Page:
Tumblelog by Soup.io
Newer posts are loading.
You are at the newest post.
Click here to check if anything new just came in.

October 06 2011

11:26

LIVE: Session 2B – Business models in community journalism

Collaboration is not just limited to the production of editorial content, communities can also be key to the business model of a news outlet. This session hears from a series of community-focused media businesses to learn about their models, from crowd-funding to citizen journalism wires.

With Turi Munthe, founder, Demotix; Philip Trippenbach, editor-in-chief, Citizenside; Rick Waghorn, founder, Addiply and Henry Peirse, CEO and founder of GRN.

August 03 2010

17:30

Demotix to distribute photos via Publish2’s news wire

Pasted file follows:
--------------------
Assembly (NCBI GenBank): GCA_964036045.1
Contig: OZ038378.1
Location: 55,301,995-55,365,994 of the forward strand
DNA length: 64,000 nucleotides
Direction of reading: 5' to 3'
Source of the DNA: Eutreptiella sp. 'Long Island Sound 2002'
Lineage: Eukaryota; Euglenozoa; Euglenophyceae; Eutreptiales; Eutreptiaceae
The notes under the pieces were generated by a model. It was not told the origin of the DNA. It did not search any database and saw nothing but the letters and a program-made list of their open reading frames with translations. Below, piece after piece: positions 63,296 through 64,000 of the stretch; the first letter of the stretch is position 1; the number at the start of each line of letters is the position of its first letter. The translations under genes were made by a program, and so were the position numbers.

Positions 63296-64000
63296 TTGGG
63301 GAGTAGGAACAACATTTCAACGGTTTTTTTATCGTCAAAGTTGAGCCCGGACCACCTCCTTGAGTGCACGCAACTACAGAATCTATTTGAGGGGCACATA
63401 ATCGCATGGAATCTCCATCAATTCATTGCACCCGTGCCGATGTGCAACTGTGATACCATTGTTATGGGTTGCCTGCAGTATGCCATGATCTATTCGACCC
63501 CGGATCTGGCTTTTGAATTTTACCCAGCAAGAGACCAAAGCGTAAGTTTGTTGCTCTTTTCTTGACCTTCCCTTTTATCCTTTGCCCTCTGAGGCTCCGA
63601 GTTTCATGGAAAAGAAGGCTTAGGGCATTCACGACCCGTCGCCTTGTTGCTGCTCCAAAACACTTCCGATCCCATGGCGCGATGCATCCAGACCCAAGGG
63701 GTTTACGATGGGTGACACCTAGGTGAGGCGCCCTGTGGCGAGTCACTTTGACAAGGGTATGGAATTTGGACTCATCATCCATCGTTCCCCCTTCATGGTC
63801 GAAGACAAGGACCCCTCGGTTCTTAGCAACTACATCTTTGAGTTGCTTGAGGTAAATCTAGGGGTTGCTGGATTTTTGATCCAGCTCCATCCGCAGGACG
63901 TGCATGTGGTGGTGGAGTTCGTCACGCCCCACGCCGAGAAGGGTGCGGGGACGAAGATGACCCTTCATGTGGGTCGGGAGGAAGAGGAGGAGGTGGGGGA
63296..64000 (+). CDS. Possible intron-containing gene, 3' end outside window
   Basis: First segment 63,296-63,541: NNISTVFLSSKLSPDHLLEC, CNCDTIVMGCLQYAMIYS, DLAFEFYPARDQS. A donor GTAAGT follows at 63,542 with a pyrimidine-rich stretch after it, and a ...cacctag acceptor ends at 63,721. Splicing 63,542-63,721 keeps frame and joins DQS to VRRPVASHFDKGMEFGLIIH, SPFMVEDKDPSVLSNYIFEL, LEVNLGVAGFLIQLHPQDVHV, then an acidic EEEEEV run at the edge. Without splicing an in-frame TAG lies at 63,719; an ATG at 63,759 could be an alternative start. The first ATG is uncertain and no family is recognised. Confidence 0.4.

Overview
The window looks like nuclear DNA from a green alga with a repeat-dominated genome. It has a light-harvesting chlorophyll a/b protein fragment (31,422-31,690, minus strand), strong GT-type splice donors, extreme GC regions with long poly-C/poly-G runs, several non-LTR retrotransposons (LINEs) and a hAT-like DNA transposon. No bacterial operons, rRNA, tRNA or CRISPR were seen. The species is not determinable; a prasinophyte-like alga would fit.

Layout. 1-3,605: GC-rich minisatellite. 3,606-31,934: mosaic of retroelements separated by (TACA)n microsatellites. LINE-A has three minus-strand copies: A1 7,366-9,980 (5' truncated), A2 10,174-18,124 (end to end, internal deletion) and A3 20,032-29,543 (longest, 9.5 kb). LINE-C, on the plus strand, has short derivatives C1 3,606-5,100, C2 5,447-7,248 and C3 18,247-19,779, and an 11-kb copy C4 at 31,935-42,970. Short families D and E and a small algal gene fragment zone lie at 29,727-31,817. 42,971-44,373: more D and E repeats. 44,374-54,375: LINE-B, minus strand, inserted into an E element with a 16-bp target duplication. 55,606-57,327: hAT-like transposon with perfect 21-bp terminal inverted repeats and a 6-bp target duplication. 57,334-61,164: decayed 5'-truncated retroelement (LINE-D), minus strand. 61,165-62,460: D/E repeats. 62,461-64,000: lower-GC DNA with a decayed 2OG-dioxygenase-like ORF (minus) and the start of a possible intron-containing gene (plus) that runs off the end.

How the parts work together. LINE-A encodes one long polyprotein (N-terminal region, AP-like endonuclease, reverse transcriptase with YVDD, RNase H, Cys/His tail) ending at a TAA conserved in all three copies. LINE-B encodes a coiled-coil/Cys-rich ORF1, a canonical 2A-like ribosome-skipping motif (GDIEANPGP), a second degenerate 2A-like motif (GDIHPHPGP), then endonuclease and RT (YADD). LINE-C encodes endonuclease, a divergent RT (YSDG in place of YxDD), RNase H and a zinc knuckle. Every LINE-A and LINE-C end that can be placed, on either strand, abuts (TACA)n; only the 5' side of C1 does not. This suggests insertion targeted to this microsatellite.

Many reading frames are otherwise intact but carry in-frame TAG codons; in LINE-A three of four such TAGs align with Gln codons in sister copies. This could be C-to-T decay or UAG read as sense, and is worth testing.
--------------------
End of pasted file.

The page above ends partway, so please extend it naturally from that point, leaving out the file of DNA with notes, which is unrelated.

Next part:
Summer’s brought a growth spurt for Publish 2’s News Exchange. Last week, the cooperative distribution platform announced some big-gun content partners: ProPublica, GlobalPost, Texas Tribune, and Texas Watchdog. And today, it announced another content partner: Demotix, the citizen-and-freelance-journalism driven photography site.

We’re excited to announce that Demotix, the award-winning open photo agency for independent journalists, will begin offering content via Publish2 News Exchange when we launch photo support later this summer. Newspapers and other news organizations will not only benefit from the huge efficiency of sharing photos directly through Publish2 News Exchange, but they will now also benefit from the efficiency of Demotix’s open photo sourcing platform and their presence in the U.S. news market.

The upshot: “With the addition of Demotix to News Exchange, newspapers will also be able to buy photos a la carte for coverage of major news events around the U.S. and around the world.” And “for us at Demotix, CEO Turi Munthe put it, “this opens a potentially very large segment of the US local market, and the thrill of partnering with a new news organisation that truly shares our beliefs and vision of the future.”